ABOUT THE AWARDS
Since 1972, the awards that recognize volunteerism have been presented on the local and national levels. Each year a national winner is selected in four categories: elected or public officials, private citizens, people benefiting the disadvantaged and individuals 35 or younger. The final winner of Chattanooga's Jefferson Awards will attend the national awards program in Washington, D.C., in spring 2012.
Tomasz Voychehovski considers the waiting room in his East Brainerd pediatrics office his "pride and joy."
The book-filled area is something of a library. If kids like the books, they can take them home. Parents also can donate books to the office.
The doctor said he talks to parents and kids about the importance of reading and playing creatively.
"I hate TV and video games," he said.
And it's this hands-on approach to patient care that prompted Donna Harvey - who works in his office and is the mother of a former patient - to nominate Voychehovski for a local Jefferson Award. The doctor is one of two local recipients of the award for December.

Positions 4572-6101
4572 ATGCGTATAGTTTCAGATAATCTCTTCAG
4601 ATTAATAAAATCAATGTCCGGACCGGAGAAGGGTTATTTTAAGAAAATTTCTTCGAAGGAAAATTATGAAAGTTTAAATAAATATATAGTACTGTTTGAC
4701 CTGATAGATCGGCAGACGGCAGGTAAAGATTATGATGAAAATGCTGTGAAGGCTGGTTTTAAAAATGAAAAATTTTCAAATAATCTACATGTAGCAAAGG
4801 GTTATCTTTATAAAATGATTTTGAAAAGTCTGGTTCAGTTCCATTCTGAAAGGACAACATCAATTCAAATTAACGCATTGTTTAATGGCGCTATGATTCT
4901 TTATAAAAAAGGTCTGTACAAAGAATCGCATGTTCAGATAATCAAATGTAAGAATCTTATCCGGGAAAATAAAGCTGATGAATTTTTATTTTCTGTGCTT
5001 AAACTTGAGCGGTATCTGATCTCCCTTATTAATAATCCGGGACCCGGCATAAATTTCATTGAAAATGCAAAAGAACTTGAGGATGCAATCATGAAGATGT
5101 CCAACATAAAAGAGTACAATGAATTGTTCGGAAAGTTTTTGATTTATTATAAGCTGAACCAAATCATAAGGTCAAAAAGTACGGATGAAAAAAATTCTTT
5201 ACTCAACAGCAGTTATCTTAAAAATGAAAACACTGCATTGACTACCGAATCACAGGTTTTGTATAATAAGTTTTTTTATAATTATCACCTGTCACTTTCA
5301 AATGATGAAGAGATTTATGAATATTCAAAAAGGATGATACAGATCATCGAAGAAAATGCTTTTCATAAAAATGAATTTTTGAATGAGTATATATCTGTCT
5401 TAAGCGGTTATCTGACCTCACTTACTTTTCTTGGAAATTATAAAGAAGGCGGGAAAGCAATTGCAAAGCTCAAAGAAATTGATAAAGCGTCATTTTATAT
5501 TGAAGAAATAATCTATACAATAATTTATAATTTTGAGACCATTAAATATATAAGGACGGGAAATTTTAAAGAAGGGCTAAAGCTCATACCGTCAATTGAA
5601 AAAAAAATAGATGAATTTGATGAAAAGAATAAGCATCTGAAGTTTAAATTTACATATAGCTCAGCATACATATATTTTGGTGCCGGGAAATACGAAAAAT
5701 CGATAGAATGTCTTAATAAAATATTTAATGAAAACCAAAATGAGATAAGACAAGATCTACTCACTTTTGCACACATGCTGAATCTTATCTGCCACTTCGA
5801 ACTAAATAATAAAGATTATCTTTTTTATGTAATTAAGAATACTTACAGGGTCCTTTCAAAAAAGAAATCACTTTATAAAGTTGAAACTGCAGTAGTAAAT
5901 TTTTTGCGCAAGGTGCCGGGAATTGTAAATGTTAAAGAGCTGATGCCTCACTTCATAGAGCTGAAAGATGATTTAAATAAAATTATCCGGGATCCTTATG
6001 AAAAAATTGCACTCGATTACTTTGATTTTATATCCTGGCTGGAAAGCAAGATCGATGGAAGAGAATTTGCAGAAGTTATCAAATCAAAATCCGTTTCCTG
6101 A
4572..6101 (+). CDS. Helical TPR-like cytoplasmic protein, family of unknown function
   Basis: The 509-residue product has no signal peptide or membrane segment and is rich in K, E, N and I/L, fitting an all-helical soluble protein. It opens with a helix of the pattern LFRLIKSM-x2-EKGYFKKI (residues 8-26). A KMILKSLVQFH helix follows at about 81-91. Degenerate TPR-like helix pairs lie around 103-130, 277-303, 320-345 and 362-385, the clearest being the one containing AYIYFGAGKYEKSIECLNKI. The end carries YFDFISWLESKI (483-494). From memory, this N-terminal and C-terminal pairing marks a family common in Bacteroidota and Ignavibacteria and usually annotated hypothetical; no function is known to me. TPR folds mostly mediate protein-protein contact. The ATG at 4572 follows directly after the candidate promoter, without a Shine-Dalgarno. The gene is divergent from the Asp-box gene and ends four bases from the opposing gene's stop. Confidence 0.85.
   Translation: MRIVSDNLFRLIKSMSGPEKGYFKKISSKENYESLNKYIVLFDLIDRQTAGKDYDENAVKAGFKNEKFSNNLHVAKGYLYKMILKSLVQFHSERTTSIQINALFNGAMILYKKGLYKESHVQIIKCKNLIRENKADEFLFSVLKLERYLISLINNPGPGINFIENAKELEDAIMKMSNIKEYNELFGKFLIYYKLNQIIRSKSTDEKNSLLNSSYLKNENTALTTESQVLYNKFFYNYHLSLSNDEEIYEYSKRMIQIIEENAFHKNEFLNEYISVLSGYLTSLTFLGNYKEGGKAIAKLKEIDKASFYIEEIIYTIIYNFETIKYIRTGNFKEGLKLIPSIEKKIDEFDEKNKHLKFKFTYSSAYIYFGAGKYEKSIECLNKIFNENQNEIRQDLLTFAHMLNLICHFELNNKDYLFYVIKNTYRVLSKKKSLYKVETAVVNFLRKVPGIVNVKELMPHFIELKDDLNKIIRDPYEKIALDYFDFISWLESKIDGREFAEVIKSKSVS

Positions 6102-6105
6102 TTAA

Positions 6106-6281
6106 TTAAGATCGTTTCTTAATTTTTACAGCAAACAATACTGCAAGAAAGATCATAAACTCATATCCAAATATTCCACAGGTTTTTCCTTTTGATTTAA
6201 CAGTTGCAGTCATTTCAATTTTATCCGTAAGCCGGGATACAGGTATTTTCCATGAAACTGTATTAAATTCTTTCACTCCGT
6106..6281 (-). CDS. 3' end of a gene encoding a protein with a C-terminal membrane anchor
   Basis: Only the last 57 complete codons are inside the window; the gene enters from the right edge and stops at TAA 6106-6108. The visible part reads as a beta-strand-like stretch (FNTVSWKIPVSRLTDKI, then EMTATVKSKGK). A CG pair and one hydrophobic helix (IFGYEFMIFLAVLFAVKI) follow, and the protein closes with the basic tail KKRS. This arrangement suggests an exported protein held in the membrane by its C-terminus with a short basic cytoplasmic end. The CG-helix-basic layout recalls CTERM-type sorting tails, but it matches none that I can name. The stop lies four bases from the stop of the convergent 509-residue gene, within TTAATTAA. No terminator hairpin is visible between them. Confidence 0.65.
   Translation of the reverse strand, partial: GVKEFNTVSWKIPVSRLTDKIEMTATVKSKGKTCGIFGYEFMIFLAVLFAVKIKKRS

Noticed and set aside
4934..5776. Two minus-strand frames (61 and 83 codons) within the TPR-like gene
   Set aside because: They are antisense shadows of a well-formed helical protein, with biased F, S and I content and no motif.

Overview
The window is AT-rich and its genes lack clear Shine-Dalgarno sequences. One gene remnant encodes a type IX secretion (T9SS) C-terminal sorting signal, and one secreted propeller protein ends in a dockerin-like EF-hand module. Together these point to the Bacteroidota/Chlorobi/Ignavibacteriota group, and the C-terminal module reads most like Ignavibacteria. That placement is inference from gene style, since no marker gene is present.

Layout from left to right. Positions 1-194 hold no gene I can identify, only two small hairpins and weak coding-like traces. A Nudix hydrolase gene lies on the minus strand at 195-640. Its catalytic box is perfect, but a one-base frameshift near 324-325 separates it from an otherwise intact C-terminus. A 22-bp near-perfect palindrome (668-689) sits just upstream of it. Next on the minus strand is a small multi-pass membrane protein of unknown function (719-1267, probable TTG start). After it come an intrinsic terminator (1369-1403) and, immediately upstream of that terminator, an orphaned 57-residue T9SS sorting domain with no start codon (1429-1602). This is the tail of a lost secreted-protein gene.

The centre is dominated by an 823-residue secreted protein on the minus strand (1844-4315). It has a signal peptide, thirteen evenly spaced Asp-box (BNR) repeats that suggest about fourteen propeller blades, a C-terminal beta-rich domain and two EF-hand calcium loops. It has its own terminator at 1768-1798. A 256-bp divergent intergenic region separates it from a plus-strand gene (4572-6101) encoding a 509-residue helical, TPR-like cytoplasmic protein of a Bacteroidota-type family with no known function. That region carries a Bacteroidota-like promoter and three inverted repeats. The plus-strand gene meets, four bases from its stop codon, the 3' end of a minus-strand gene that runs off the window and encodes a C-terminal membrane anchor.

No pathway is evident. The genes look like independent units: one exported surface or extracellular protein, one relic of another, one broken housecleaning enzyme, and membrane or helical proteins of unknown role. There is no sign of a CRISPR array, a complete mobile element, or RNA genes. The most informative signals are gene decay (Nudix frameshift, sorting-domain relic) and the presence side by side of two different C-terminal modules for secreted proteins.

"He cares for what he does," Harvey said. "He's very passionate about it."
Until Harvey's daughter was 2, she suffered from chronic ear infections. Harvey was a single mother who worked full time, and Voychehovski was helpful to her and her daughter, who is now 18.
"My daughter adores him," she said.
Harvey added that the doctor doesn't turn sick kids away if they don't have insurance.
Voychehovski and the other doctors in the office see many special-needs children, including those with attention deficit disorder and autism. Parents of special-needs kids often don't feel as if their children get enough personal attention at other places, so they'll come to his practice, Voychehovski said.
The doctors in his practice also take calls at night and work on the weekends.
"We're trying to be available," he said.
A native of Poland, Voychehovski worked in the African country of Gambia for five years before moving to the United States in 1982.
The doctor said he feels like an "imposter" for winning the award because he's not a volunteer, but he thinks he was nominated because of the quality of the practice.
"Everybody's smiling here," he said.